Kossuth County Advance from Algona, Iowa on December 15, 1938 · Page 6
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Kossuth County Advance from Algona, Iowa · Page 6

Algona, Iowa
Issue Date:
Thursday, December 15, 1938
Page 6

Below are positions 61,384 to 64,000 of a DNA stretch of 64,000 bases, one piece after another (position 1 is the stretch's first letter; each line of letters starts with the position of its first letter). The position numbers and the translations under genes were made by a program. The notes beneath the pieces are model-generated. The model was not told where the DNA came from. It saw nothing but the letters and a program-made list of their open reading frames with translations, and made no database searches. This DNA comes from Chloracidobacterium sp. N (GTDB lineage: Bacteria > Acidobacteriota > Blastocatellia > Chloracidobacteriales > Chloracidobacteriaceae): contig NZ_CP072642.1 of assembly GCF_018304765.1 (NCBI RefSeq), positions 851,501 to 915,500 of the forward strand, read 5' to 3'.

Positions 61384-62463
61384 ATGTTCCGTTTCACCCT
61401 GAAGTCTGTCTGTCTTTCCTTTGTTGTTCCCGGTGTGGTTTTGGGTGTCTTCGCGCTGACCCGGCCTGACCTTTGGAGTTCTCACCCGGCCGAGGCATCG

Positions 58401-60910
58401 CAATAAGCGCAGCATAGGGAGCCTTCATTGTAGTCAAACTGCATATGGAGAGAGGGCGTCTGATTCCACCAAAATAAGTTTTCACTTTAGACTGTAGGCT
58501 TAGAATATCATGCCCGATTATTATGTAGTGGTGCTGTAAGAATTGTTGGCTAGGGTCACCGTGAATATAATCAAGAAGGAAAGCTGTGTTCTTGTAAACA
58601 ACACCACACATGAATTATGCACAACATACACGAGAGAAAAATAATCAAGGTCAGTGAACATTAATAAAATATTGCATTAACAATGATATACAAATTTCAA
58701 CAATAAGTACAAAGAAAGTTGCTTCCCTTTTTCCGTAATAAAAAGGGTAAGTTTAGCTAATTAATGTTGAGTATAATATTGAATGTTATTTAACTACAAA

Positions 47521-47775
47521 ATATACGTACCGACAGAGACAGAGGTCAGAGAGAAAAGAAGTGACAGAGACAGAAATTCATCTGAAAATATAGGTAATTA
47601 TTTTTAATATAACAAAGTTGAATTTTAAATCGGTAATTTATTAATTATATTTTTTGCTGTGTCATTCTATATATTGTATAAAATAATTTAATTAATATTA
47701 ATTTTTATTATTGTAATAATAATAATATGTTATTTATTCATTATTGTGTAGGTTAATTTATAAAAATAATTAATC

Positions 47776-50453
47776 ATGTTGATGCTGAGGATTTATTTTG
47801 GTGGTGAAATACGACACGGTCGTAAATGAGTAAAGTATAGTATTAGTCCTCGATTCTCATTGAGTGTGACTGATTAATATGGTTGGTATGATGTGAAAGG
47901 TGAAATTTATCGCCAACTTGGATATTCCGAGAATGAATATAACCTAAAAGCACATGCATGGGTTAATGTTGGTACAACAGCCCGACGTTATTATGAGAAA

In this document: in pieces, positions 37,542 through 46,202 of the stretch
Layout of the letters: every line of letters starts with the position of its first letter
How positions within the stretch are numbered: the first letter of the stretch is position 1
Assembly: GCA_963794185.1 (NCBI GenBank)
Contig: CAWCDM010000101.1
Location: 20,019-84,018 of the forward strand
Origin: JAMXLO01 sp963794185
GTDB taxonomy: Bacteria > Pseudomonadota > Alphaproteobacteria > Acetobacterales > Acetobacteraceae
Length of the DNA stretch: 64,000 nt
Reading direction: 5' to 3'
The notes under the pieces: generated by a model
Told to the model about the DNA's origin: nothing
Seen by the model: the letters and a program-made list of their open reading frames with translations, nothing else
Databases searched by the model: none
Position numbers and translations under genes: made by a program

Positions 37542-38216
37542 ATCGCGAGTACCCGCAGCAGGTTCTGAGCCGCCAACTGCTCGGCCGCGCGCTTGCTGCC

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fttomnre •NTMKED AiS SECOND GLASS MATTER DE- oember ?'., 1908, at the postoffloe at Algona, Iowa, under the Act ,of March 2, 1879. THRMS OF SUBSCRIPTION 1—To Kossuth county postoftlces and bordering postofflces at Armstrong, Bode, Brltt, Buffalo Center, Corwlth, Cylinder, Etmore, Hardy, Hutchlna, Ltvermore, Ottosen, Rake, Rlngsted, Rodman. Stllson, West Bend, and Woden, year i—Advance and Upper DCS Molnes both to same address at any postofflce In Kossulh county or any neighboring postofClce named In No. 1, year $2.60 I—Advance alone to all other postofflces year $2.50. t—Advance and Upper <Des Molnes both to same address at all postofflces not excepted In No. 1, year $4.00 subscriptions fo; - papers going to points within the county and out-of-the-county points named under No. 1 above are considered continuing subscriptions to be discontinued only on notice from subscribers or at publlsh- or's discretion. Sub- ecrlptlons going to non- county points not named under No. 1 above will be discontinued without notice one month after expiration of time paid for, If not renewed, hut time for payment will be extended If requested In writing. 1938 — DECEMBER S M T W T F S 123 45078!) 10 11 12 13 14 15 1C 17 18 10 20 21 22 23 21 25 26 27 28 29 30 31 Thoughts on the Age Wherein We Live Down at San Antonio, Tex., there is a hotel whose doors open without visible agency as you approach. Unless you are informed you are apt to take it for granted that a bell boy saw you coming and turned a button. But it isn't so; you yourself did it, or your body did, when it came within range. The contrivance which brings this about is popularly known as "The Seeing Eye." Principles of physics and electricity are involved. You can control your garage doors in like manner. Turn on your lights as you enter the driveway, and the doors open. It is astonishing to think that only a lifetime ago ,so many things that are now commonplace were unknown—not even dreamed of.. People still living can recall scores that came into general use in their time. Scarce fifty years ago a north central Iowa mother visited a city and on coming home excitedly told her children about the electric lights that made day cut of night. Her own children saw them later and remember how they sputtered. Kossuth young people may find it hard to believe, but 38 years ago there were only a few telephones in Algona and none at all in the other towns of the county except station phones. Most of the young people cannot remember when there were no paved or graveled roads. The Advance's "Twenty Years After" column lately recalled the laying of the first gravel stretches—a few rods north of the Milwaukee yards and a few rods on east McGregor. Most of the young people cannot remember, either, when there were no radios. No man ever flew in the air till within pres- buys for one's self from lisufahce companies. The Insurance company Is.wund by a contract which It cannot change. '[Tie government, on the contrary, can change Its contract anytime that congress so wills anijl the penslonnalre has to stand for It. What every student of ] tension history and human nature warned woild happen is happening In due course in the government pension business. No pens Onnaire ever enough; he continually demands more. pension schemes are hatcl hordes of actual or wou^d-be support them enthusiastic illy. business corrupts politics the pensionnaires bribe the candidates, and the candidates bribe the pmsionnalres. On the human nature sit e It's the world-old curse which re- iving by the sweat urge to escape the biblica uuires mankind to earn a of the brow. There Is no wiy to do that except by living on others, The leasoning powers of most seekers after pensiois are not capable of reasoning that far, but able. True to history, it is n :he fact is inescap- >w proposed to extend the federal old age pension scheme to 2,600,000 workers. This government agency, the national social security advisory council. But tl cil's idea. The council sjes that something must be done to appease fie pension appetite, and it wants to head off radical action by throwing a crust to the mcb. The council may win oit. No one knows just what the result will b< that there will be a coun;rywide ruckus before the thing is settled. Some senators an<3 some representatives who Inow that their salaries may .suddenly end aft sr the next election unless their records on pension demands are approved will propose radical amendments, and these will not be down And after the battle Is ov< other one just around tlie hands and household dome ficiaries under the present have votes. But the heck of it is in this casa eholders also have vote in case they employing farmers and hou.' votes. And how will they have to put up real cash f(r pensions? Imagine the suffering of a senator or representative dependent on votes as he sweats before this problem! What will bj do? Will he put the public weal first, and dimned be the consequences? Great guns, what a funny Idea! Timely Topics Mr. Eicher, the southeastern Iowa congressman who backed. Wearin, new has his reward, the president having given „. ,. P .. „ ,, , Iowa used-to have a 35 uph motor driving ent lifetimes. Kossuth people not yet 50 years limit> but improvement-in automobiles made it pointment; but there appears to be some question whether he can keep i not confirm. Mr. Gillette can hardly be expected to be cordial, and with Gillette in the presen split. They could prohably .pointment, but consideratio is of nony may prevail. old marveled at the first automobiles brought | ridiculous, and the law w to the county. Almost the whole galaxy of! there is talk of a new limii farm machinery has been introduced since the Civil war. The gasoline engine was new 40 another source come.' years ago. Nobody had an oil-burning furnace. Indeed furnaces of any kind were rare—maybe not one in Kossuth less than a half century inph—a mile a minute. Wiat does the state safety council have to say asout this? And, incidentally, what do you think? The most dangerous thins;, in the long run, The present Kossuth hospital, built by t fl at will 1 face America in c.ise of involvement aO nie 50 pounds onto the most prominent nor>se A. Call ns n r^iaHni *,vma ...tMI i™ J In another great war will net be the chance of „_ ,„ . ~ • x ^_ * L /,. ago. Ambrose A. Call as a palatial home, still has its fireplaces. No Kossuth family had an electric water- fceater till within a few years. No housewife had an electric vacuum cleaner, an electric range, an electric mangle, an electric flatiron, 1: an electric toaster or waffle-iron or percolator or mixer, an electric sewing machine, not even an electric doorbell. Even in our own day many a rural home and some town homes do not have electric lights. Aged grandmothers can remember when candles were the only means of light at night. Maybe some can recall when stoves for heat in winter were new. Isn't it blood-curdling to read that as late as the Civil war there were no anaesthetics? For an operation a patient had to be strapped or held down. Isn't it horrifying to, know that nothing was known of antiseptics? Millions of women died in childbirth because doctors did not know enough to wash their hands or sterilize instruments. Operations then unknown now save hundreds of thousands of lives. People 60 years old can remember many deaths from "inflammation of the bowels." Today a simple operation for appendicitis, if performed in time, prevents "peritonitis. 1 So, likewise, in dentistry. If one had to have a tooth out it was "grin and bear it." The first anaesthetic, developed about Civil war time, was called laughing gas, and the discovery was a countrywide sensation. There were no orthodontists. If one were born with crooked teeth or a receding jaw, one had to go through life that way. Indeed orthodontia for the correction of dental malformation is still so new that you have to define the term when you use it, or many people will not understand you. This editorial could go on for columns, in fact for the whole page, without making more than a beginning on the subject. Any reader having the cue, can add to it. What a wonderful, wonderful age we live in! No Caesar no Napoleon, no absolute king or emperor evei had, or even dreamed of, the thousands boons that we, who would have been as dust under their feet, enjoy today as a matter of course . . . What will It be tomorrow—aa. hundred years hence, 500 years, a thousand years? Ah .would that, like a Connecticut yankee, in re verse, we might know! gets New ed every year, and and peusionnalres The pension government; the proposa/1 of a is Is just the coun- HODGEPODGE Webster—A ste.tr. of tqrlons Ingredients; A mlxtntc. I wish I could Take each small lad And lass, and buy The thingfc they wish. I wish I could See toys through glass, With eyes ashlne and Thoughts enthralled. I wish I could Find, hope anew in Watching that first Touch of some new toy— A train, a-bike, a Bled, A doll, a car, a ball— And see a little Heart unfurled.. I wish I could, But know I can't, But wish, for I would Feel so dog-goned good. •—Oscar Oswald. T H E M 0 VIE S ByT.H, C. ol the eternal love triangle, In this case the* rich and neurotic patient. Once—wlien tho voting and rl3- AfiGIfeltS— Walter Wanger, with his'Custom- ary flair for detail and locale, has | j ng doctor accepts a dinner Invitft- glven us, in Algiers, a picture of, tio n t o the home of the richest g r 1 unusual interest, at the same time,In England, and the wife picksi up a variation of the triangle love .the n«ws»aper and aeea tor hus- plot and a pyschologlcal study of ..band's name linked with that of the effect of a beautiful woman on i the "siren," I expected the_ usual the mind of man. I.American procedure n suchcliie- ' Pepe le Moco (Charles Boyer) is matte cases—domestic fireworks, Lord of the Casbah, mysterious na- .with the wife putting on a three- tive quarter in Algiers, hideout for ringed circus, criminals and scum from all corn-j Instead, it was a relief to note ers of the globe. Pepe is a French-1.the English touch of subtlety, man, and through his veins still manifested 'only In the Irritation of runs the patriotic blood of his na-'the husband at his wife a constant live country; hut he Is satisfied '.reminders that he Is now worship- with his circumscribed life In the ,ping at the Shrine of the Dollar Cabash, where he Was himself Instead of the Noble Ideal. sought refuge from the tolls of the I liked the climactic line—prob- But it is certain ed without a fight. r there will be an- corner, for farm Jtics are not bene- law, yet they, too, TODAY, DECEMBER 15, is a date of Importance to every American. It Is the anniversary of the adoption of the Bill of Rights, as important a document as was ever penned by man, and incorporated into the constitution as amendments. These item's are a direct preventative of dictatorship in this country, If enforced. Walter Winchell, Nazi-hater deluxe, In his Sunday radio talk, gave his two most important: "1. Congress shall make no law respecting, an establishment of religion, or prohibiting the free exercise thereof; or abridging the freedom of speech or of the press; or the right of people peaceably to assemble and to petition the government for a redress of grievances." "8. Excessive bail shall not be required, nor excessive fines imposed, nor cruel and unusual punishment inflicted." No Other major nation has such paragraphs incorporated in the national scheme of government. In Germany and Italy both are violated daily. The first is violated entirely, with per- lecution of Jews and' Catholics because of re- igion; prohibiting any spoken or written wins n re- law; and he is satisfied with his ably the high spot of the book, native mis'tress (Sigrld Gurie) till j.whlch I have never got around to Hedy Lamarr (Ecstasy Austrian read—when the wife refers to the star)' appears on the serene. Hedy | Citadel as something which one is ailso French, and through her feels when one does an act of veins runs a passionate blood. | kindness and humanltarlsm. We After that the fat Is in the fire .reach the pinnacle not by money, for poor Pepe. The monotonous; hut by good deeds. When one .life in the Casbah pales, and he'etorms the Citadel, one eventually leaves the quarter in! moral victory;, and the search of his new love—'but on'iy, calls, poignantly, that her days of to find the iron hand of the law i happiness, and her husband's, .closing in on him. Se he ends his'were the days when service to hu- unhappy days with a bullet in his manity was their goal. This is a heart as a ship carries Hedy back fine moral lesson without the to sunny France. | curse of thick, soupy morality There is a good deal of hokum'.which we in this country are all about this Algiers. Too many of too apt to include In our cinema the characters are drawn from the efforts. rmges of fiction rather than life. ! Robert Donot portrays the con- yet there is always something in- | vincing and dramatic doctor — a terestlng about an old world "na-!trifle too dramatic, perhaps, while live quarter" with its crooked | Rosalind Russell plays the undor- streets, narrow alleys, and myster- standing and patient wife. And ious passageways. Life can be '• when I say "understanding" that's painted on such a canvass with a just what I mean, because if there rather sweeping stroke without In- j is one single characteristic wh'.ch terfering with the pleasure of the moment. Hedy Lamarr, 'the girl who ap- every doctor's wife should and must have, it is just that. The Citadel is a powerful, stir- thoughts against the Nazi theory; prohibiting [ fling in Hollywood. When they .tried to put clothes on Gypsy and peared nude In the much discuBsed i ring story of the struggle of medi- Ecstasy foreign picture, has a | cine against the forces of organ- beautiful face, an'd she photographs I Ized groups who sit in complacent lusciously; but she reveals little smugness and oppose every for- jharacter in what you can eee. iward step. Maybe she will suffer the same Fate as Gypsy Rose Lee, who is now back in her original role of "stripper" after only a mediocre him an SEC ap- ;—the Senate may Mr. Herring sides state democratic hold up the ap- party har- s repealed. Now A state senator propase 55 mph. suggestion of 60 any assembly except Nazi assemblies. The 'fine" against the Jews is a notable example, ,o say nothing about what goes on in concentration camps, in the way of punishment, of "omething that could not occur here as long, as the bill of rights is maintained. What we in this country must do, and must teach our children to do, is to continually guard against elimination of the constitution by any method, or for any laudable reason, whatsoever. ***** SHIRLEY TEMPLE is to receive four sling shots from admirers as Christmas gifts. Bet Shirley will never be able -to use them as they were intended. THERE WAS A THOROUGHLY disgusted woman on Algona's main street Saturday evening. A shoe lace had become untied and in front of one of the hardware stores she stooped over to tie it. Just at that moment a large dog came along, and thinking the woman wanted to play the dog playfully pouncsd Two Wesley Babies Christened Sunday Wesley, Dec. 13—The infant daughter of Dr. and Mrs. H. II. Raney was baptised Sunday afternoon, St. Joseph's Catholic church and was named Julia Mae Francis. Ann Zittritsch, Algona, sister of m . , . i , ., ,, , Mrs - Raney, and Dr. M. I. Llchter, There .s an unmistakable English Burt were sponsors. Kenneth is touch" about The Citadel, adapt- j the glven narne of tne lnfant son ed from the successful Cronlnnov-1 O f Mr . and Mrs . wilbur Loebig, make her a "lady" something failed to click. Moral: be natural, be yourself. Don't try to be something you ain't. THE CITADEL— el, which has been stirring up the literati for some month's. It seems to be absence of props and settings, superb acting by the entire cast, including the extras, and emphasis on detail. There's a different treatment of the same theme In different countries. Witness the entrance of the "third" party and he was also baptised Sunday with Gordon Loebig and Elizabeth McMurray, the latter a sister of Mrs. Loebig, as sponsors. ROOMS — IF YOU WANT TO find - a suitable room In Algona, make known your wants in this section of the Advance. defeat but what will grow out of the struggle for victory in the way of limitation of liberty. For war demands concentration of authority, and such concentration tends to hang over in peace; and once a people b to dictatorship, it is hard to like vice, "a monster of so f e hated needs but to be see^.;, yet seen too oft, first endure, then icomes accustomed break away. It is> ightful mien, as to As the Pension Act Comes Up for Tinkering Something will be done to the social security act this winter—or next spring, or nex summer, depending on how much of a free-for all fight congress gets into. There must be genuflection of some sort in- response to th pension craze. • It can't be let go by the board because so many senators and representative were elected on pension promises. This shows one of the big differences be tween government pensions a_4 pensions on imiliar with her face, we ity, then embrace." Liquor by the drink in sti ilked in the newspapers of uestion before the legislature this winter, le liquor interests had hetter do some in- msive thinking before they back that one. 1 he W. C. T. U., on the other "hand, ought to et behind and push. Noth evive prohibition sentiment could be devised, owa once had state prohib tlon, and can have t again. Plain Talk, Des Moiues, rnor Kraschel hit the well ead when he told Jim Far thinks that Gov- known nail on the ey the other day at Jhicago that the reason the democrats lost owa on November 8 svas that the voters sim- ly returned to their own party. "Iowa Is 70 er cent republican," he d< e true, but now that the raters have learned iow to switch, the repuh lot to take it for granted. ears at least the only safe G. O. P. path wll be the straight and narrov. Opinions of Let's Mind Our Chrn Business. Rock Rapids Reporter—Che belligerently inclined individual who is c Sam should "slap Hitler's remember that it was aboi.t 20 years ago.tha »ve were bringing our troops home from oray into European troubles, and that the countries of the old world-—with the exceptioi of little Finland, which has he loan we made in 191? and 1918 to hel] .hem carry on—are either !ace" or openly thumbing when we try to collect. Warning for Earl Hampton Chronicle—Earl Miller seems to b< heading for one term as se m the meantime he will hive his tail feathers pulled out so that he will /eseinble a real bob tail. It's lucky for him tint the primary elec tion is not next week, inst ead of last'June, as his name would be familiar to the voters in a at that time. Mllle his annihilation o different way than it was may have ideas that justif the present efficient highway patrol set-up but he will have to apriso the public of tha fact in order to regain the prestige he has los since election day. Can h3 do it? Why Gillette Wns Elected. Manchester Press—Senator Guy M. Gillett manages to nose out Dickinson by less than 3,000 votes—one of the closest races for a ma jor place in Iowa's history turns shows that Gillette must have been vot ed for by many thousands republican nominee for s ture had a majority of 85,000 votes, yet Gil lette worms through with was it that gave Gilletto those republica votes? One thing only—iis vote against th president's court-packing scheme. That on act Of independence of I residential dictatio gave, him six aijor^ years :a the seaate. Jtfot bad te stores has been late and may be a ng more certain to dared. Which may leans will do well For the next few Editors nvinced that Uncle ears down," shoul: and is paying back putting on a "poo their nose at us G. Sillier. iretary of state, and A study of the re- of republicans. Th ecretary.of agricul one of 3,000. Wha on in view. Down went the woman, and the og thought this was to be fun, and pitched in ith fake growls. The woman thought she was eally attacked, and scrambled with the dog or a moment or two, and finally reached her eet. Thoroughly wrought up she aimed a kick t the pooch, which nimbly sidestepped, while he loosed shoe went skittering across tlie •alk. In the race for the shoe the woman by a narrow margin, and used it as a ammer. The dog was convinced- and ran own the street, while the woman put on her hoe in peace, but muttering strange sounds nder her breath. ***** IF MR. MILLER, new secretary of state, bought he had a mandate to change the high- vay patrol he should read any of the weekly newspaper editorial pages for the last week or two. He'd change his mind. Definitely in avor is the highway patrol. RUMOR HAS IT that Wilson will reduce the lumber of state employes, through coopera- :ion with department chiefs, by 25 per cent. If ;ie does, and keeps on, he'll be reelected eas- ly. ***** HE WHO WAITS till the last moment to do his Christmas shopping will find the picking slim. FOR SALE—HAMPSHIRE pigs.—Hugh Raney. WANT TO BUY—<3OOD USED TOY electric train.—Phone 745J. (g) MAiLE J HAVE A NEW WELDER AND 7pl3-14 am prepared to do all kinds of welding reasonable.—C. A. Heard, . 17pl3 •• r - *' - i^r»' :~v;, i, jg *i <»<^tfittte-' jfpr^^^/ am^ W FttE-HOUDAy 1 Arc you minding your budget? \ —then you can't possibly pass up these holiday thrillers. Made to be admired ,., to fit into your plans perfectly, afternoons or evenings. MADE TO SELL FOR MUCH •SMORC THAN Juae in Time f of Chriatmtu VUTO LOANS — REFINANCING, payments. — FOR SALE— 80 ACRES, fair 1m- ' Proveinents, close to Algona, $120 aa aore ' Good terms - Possession March 1, 1939.— C. W. Nicoulln, Al- 19ul3 ' U CHRISTMAS OFFERING! Values at a Price 1930 Chevrolet Coach, in good shape 1935 Ford 2-door, heater and defroster 1935 Pontiac Six De Luxe Sedan, heater and de-1 froster __i._______ ) 1935 Buick Sedan, heater and defroster J 1936 Pontiac Six De Luxe 2-door sedan, heater! and defroster 9 1936 Buick Sedan, heater and defroster _ 1936 Buick'De Luxe 2-door Sedan, heater and ] defroster -•, .___ $549, 1936 Pontiac Eight De Luxe Sedan, radio, heater, and defroster $531, 1937 Olds Eight De Luxe Sedan, 6 wheels, radio, heater, defroster $775, 1937 Olds Six De Luxe Sedan, radio, heater, and defroster $66 SEE THESE CARS BEFORE YOU BUY LIBERAL TERMS AND TRADES BIRUM-OLSON CO. Phone 121 YOUR BUICK DEALER 401 East State Street Algona, I FOR SAUE - DUROC BOARS.- P. M. Christenson, Lone Rock. H OGS MAKE QUICK GAINS when ollotC _ corn is balanced with Sargent imR <SAT v A TTOW r»TTnnr> Mlnral Me at Meal. Contains all es- POB SAljE — A FEW DUROC ential gl . ow j ng elements.— Ander- enui ' Anfler Jereey boare.-Marty Bros , Lu son Oralu & Verne. 10(2)11-13 Co. (13) FOR SALE-JAPANESE HULLESS FOPR SALE-PUREBRED Spotted popcorn. Really pops. -— Merle, f ola » nn ^ Ch ! na rboars ' vaccinated, 9pl2-15 p e * 18 and $ 25 eacn - — Howard William, 4% miles west of junction SEE D.! 1 ^ and 18. 23pl3-14 Wellendorf. FARM SALE LUNCHES. J. Freeh for your sale, 812 E. Elm st. 12pl2-13 ONE-MINUTE WASHER — FOR farm washdays. New One Min- FOR SALE—TWO GOOD HOL- : utes powered by easy starting gas stein cows.—R. P. Leason, four I engine. Ask about easy term nlan miles south, Burt. 12]>13 ,—L. W. Swaneon. (13) FOR SALE -40 BUFF ORPING- HOME LOANS - MONTHLY ^£« c i io , n or stralght term - Title 2 FHA loans low interest rates, no commission. Loans for all purposes.—-Algona Federal Savings & Loan Ass'n. 2 6u8tf INSURE YOUR SEALED CORN WITH I. S. BOHAXKON, Df HUTCHISON BLDG. 9(g)13 FOR SALE— PURE BRED POL- and China boars vaccinated, % mile E.- and 3 north of Hutchins. Roy Wiseman. 17-p-lO-lS WONDER WHAT THE youngster who Is as- .ured by Santa Glaus thinks on Christmas morning when he finds not what he ordered, but what his parents thought was good for him. Wonder what the youngster who comes from the poor home thinks of Santa when the Saint forgets him "entirely. A disappointei child's face at Christmas time is a terrible thing. Gladly would people help make any child happy if they only knew. * * * • * MAGAZINE SALESMEN were making tho rounds the first of the week offering "free" magazines—all you had to do was pay 10 cents a week. They still think there's a sucker born per minute, and sometimes they're right. The same thing hold true for that fellow who gives FOR SALE—OANARIES, WHITE, ington pullets, 60c Charlie Egel, Irvlngton. FOR RENT—GOOD MODERN 6- room house. Close in; $25 per month.—C. W. Nicoulin. 13ul3 STEAM - HEATED, FURNISHED apartment for rent. Available December 19.—Bjustrom's, 10ul3 FOR SALE — BLACK POLAND China boars.—Wm. Maaedam, 4 miles northwest Lu Verne. 12pll-13 FOUND— STRAY PIGS. OWNER can have by paying for care of pigs and this ad.—Oscar Egesdahl, Algona. Route 1. 19(2)12-U 1937 CHEVROLET TRUCK, long wheel base, good as new. Good tires. Priced $400,— Dale Craven, WANTED-^-MAN TO GO INTO AN established, profitable business without investment. No signers required. Car necessary.—Write S F. Baker & Co., Keokuk, Iowa. 25pl3-15 MAN WANTED FOR 800 FAMILY Rawleigh route in East Emmet and Northwest Kossuth counties Permanent if you're a hustler — U l R awlelgh'a, Dept. IAL-10. Freeport. 111. _ B'OR SALE, BARGAINS-40-ACRE farm, |40 acre; 240 well improved farm, ?75 acre; modern dwelling, with acreage, at bargain. All near Swea City, No trades— C F Berggren, Swea City. 30(2)12-13 Poland China boars; the good rugged, easy-feeding kind. Good bunch to pick from. Cholera 1m- Titonka. 16ul3 you a cheap job of out-of-town printing or anything else. There's a hook somewhere, and the buyer is on the hook. ***** IF YOU HATE a wise crack, a suitable- poem, or whatnot, send it in. You need not sign your real name. But contributions must be short. They must not deal with personalities, and must not be used to get even wi^n somebody. They must appeal to a wide group nf people. If sent in, and not used, they would fall in, the above "no-soap" class Ideations. ' ***** WHAT A BELIEF It is jtpt having radios Saturday afternoons $1arinf forth to exciting tones that Whoosis is in the cjear 904 lojrt § yard for dear old Alma '.'wttSF?" ' ' yellow, and green. Hartz Mountain Rollers.—Mrs. Joe Meurer, Whittemore. 14pl3-14 TWO SPOTTED POLAND CHINA boars, vaccinated, price $25 each. —Wm. Nelson, 3 iniles northeast Lone Rock. 16pl3 FOR FURNACE OILS AND DIS- tillates call Albert Grooters, phone 226, or Skelly Station, 805. Prompt service. 15pl«-14 FOR SALE—PUREBRED HAMP- shire fall and eprlng boars. A large group to chooee from.—Joseph A, Skow, Wesley. 17Xeow)3-15 Studer, Wesley. , see them -t once. Ben 32 (2) 10-13 FOR SALE - CHESTER WHITE spring boars and two Oxford rams, price $20 and ?25.— S. A. 2£ a ?S I -*_ / °.? 1> '» wort* intersec- three quarters 27ul3 west. i miles ls FABM STEAB ALGONA ? M ' 136 acr <«- 2 Algona, 90 acres tillable. Balance good blue grass pasture. Nice improvements recently repaired and painted. Adapted for ivestock or dairy farm. ..COME TO TOYTOWN Q. T. Drinking and Wetting Dolls .. ___^__________ 25c,49c,l Dolls of all kinds lOc to $U Teddy Bears, Pandas, etc. _10c to$lj Toy Dishes _ _ _ lOc, 25c, 49c, f Toy Telephones 25cto Games of all kinds _ 10c to! Comb and Bru.h Sets _ , 25c to! Manicure Sets __________-10ctof Large Selection of Tree Ornamei Tree light sets .,„ ___29cto Big Selection 1 of Christmas Cards Chri.tma. Candies of All Kinds Boxed Candie., box 25c to Boxed Handkerchiefs 10c to Beautiful Glassware and Dishes Wrapped Gifts of Many Kinds Come in and look around. Plenty of clerks to help you. BEN FRANKLIN^ wnh worth the money. Address W. F Ear Con We are now ear corn Anderson Grain & Coal